Insurance technology startup BackNine reportedly allowed a server exposure, leaking 711,000 insurance applications. An incorrect cloud configuration left a server exposed on the internet.
Security researcher Bob Diachenko found the exposed storage bucket. However, after informing the startup in June, they failed to follow up after their initial response to him. Diachenko stated on Twitter that a company executive was informed of the security exposure but ignored the message; the server remained open and exposed. In fact, according to TechCrunch, the company refused to answer emails inquiring into data breach disclosure procedures, including whether they might inform potential victims. After TechCrunch provided the name of the exposed server, BackNine did finally close it.
The data exposed by the BackNine cloud server exposure includes contact information, Social Security Numbers, medical diagnoses, medications, health questionnaires, driver’s licenses, and lab results.
BackNine works with some of the largest insurance companies in the United States. We spoke to multiple cybersecurity experts to learn more. Here’s what they had to say.
BackNine Server Exposure: Expert Commentary
Trevor Morgan is Product Manager at comforte AG.
“The report that BackNine accidentally leaked highly sensitive information due to a misconfigured cloud server underscores a valuable point. In many instances, simple human error rather than brute force by threat actors sets the stage for incidents like these. Often, focusing on the culture of data privacy within the organization can have a positive effect and help avoid these types of situations. Employees need to feel that data security is a higher priority than speed or just getting the next task done. Better processes, better checks and balances, and above all strong data-centric security such as tokenization, which protects the data itself rather than the perimeters around that data, all contribute to a healthy culture of data privacy.”
Eric Kron is a Security Awareness Advocate at KnowBe4.
“Unfortunately, this is another example of what is likely a human error when securing data on a cloud platform, resulting in the exposure of sensitive information for a considerable number of people. The organization’s lack of response to a notification about the issue from a security researcher nearly a month ago, and the current lack of response to media inquiries is surprising. Organizations that handle hundreds of thousands of documents containing sensitive information, including this health-related data provided as part of the insurance application process, would be wise to take reports of this type of data exposure seriously and have a process by which to quickly respond and secure the data.
In addition, regulations around the handling of data such as this typically require it to be encrypted; however, it appears that also was not the case. Had the data been encrypted, this would not have been a significant incident as the sensitive information could not have been read, making the data useless to cyber-criminals.
While the data was discovered as being exposed on the internet, it does not mean cyber-criminals have accessed the data, however, because it will likely be impossible to prove otherwise, it must be assumed to have been stolen. It is likely that the organization will face stiff penalties from regulators and likely lawsuits related to the mishandling of the data. Silence about the issue may further erode trust. Best practices would be to acknowledge the issue and be as transparent about what has happened as possible, even if they do not have all of the answers at this time.”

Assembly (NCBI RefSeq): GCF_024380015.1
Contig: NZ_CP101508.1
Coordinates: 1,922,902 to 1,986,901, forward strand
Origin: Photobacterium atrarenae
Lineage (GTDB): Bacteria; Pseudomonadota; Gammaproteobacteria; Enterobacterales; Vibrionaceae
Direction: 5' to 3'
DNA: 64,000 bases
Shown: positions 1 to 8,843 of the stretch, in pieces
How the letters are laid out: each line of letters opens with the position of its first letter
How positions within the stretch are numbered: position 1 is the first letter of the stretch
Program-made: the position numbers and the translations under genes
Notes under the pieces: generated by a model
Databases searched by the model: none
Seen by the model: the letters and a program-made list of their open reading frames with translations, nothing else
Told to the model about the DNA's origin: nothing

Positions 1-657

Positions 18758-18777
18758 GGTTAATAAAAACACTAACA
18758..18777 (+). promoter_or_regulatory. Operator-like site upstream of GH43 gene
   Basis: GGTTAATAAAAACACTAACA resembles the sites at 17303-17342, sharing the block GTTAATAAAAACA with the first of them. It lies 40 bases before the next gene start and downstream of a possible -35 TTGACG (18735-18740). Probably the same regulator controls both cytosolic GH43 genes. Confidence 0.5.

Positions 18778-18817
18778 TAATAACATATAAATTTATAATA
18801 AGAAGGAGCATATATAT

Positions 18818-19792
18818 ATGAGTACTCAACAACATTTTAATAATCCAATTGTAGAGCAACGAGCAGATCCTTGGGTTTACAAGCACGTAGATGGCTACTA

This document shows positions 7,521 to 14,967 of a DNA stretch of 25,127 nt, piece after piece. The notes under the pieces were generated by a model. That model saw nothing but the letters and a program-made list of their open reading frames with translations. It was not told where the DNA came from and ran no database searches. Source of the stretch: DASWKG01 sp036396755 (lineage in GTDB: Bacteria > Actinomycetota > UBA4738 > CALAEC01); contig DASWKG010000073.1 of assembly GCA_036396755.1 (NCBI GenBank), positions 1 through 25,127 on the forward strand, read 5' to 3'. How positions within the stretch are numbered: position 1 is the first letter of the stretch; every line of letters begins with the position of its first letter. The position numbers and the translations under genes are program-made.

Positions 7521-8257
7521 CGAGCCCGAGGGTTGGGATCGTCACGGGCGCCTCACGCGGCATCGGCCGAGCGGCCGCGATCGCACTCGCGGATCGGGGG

Stephan Chenette is Co-Founder and CTO at AttackIQ.
“It doesn’t take much for outsiders to find unsecured databases and access sensitive information. This situation highlights the complexity and far-reaching damage of a B2B data leak that not only impacts BackNine itself but also its customers, who are some of America’s largest insurance carriers that rely on its services to keep their operations moving forward.
It also serves as an important reminder that an organization’s reputation is tied to the data breaches of the third parties they choose to work with. It is likely that all organizations involved will suffer reputational damage, legal consequences, and loss of business. That is why it is in the best interest of every organization to ensure their third parties validate their own security controls and configurations.
The mistake or overlooked security measure that led to this breach was most likely a very simple one that could have been prevented. AWS buckets are private by default, so someone with control of those buckets must have changed its permissions to the public.
Organizations must take proactive approaches to protect their data. This should include mapping organizational capabilities and security controls to specific attack scenarios to measure their preparedness to detect, prevent and respond to these threats. They should also employ continuous evaluation of their existing security controls to uncover gaps before a hacker finds and exploits any weaknesses.”
Thanks to the experts for their time and expertise on the BackNine server exposure. For more, check out the Solutions Review SIEM Buyer’s Guide.
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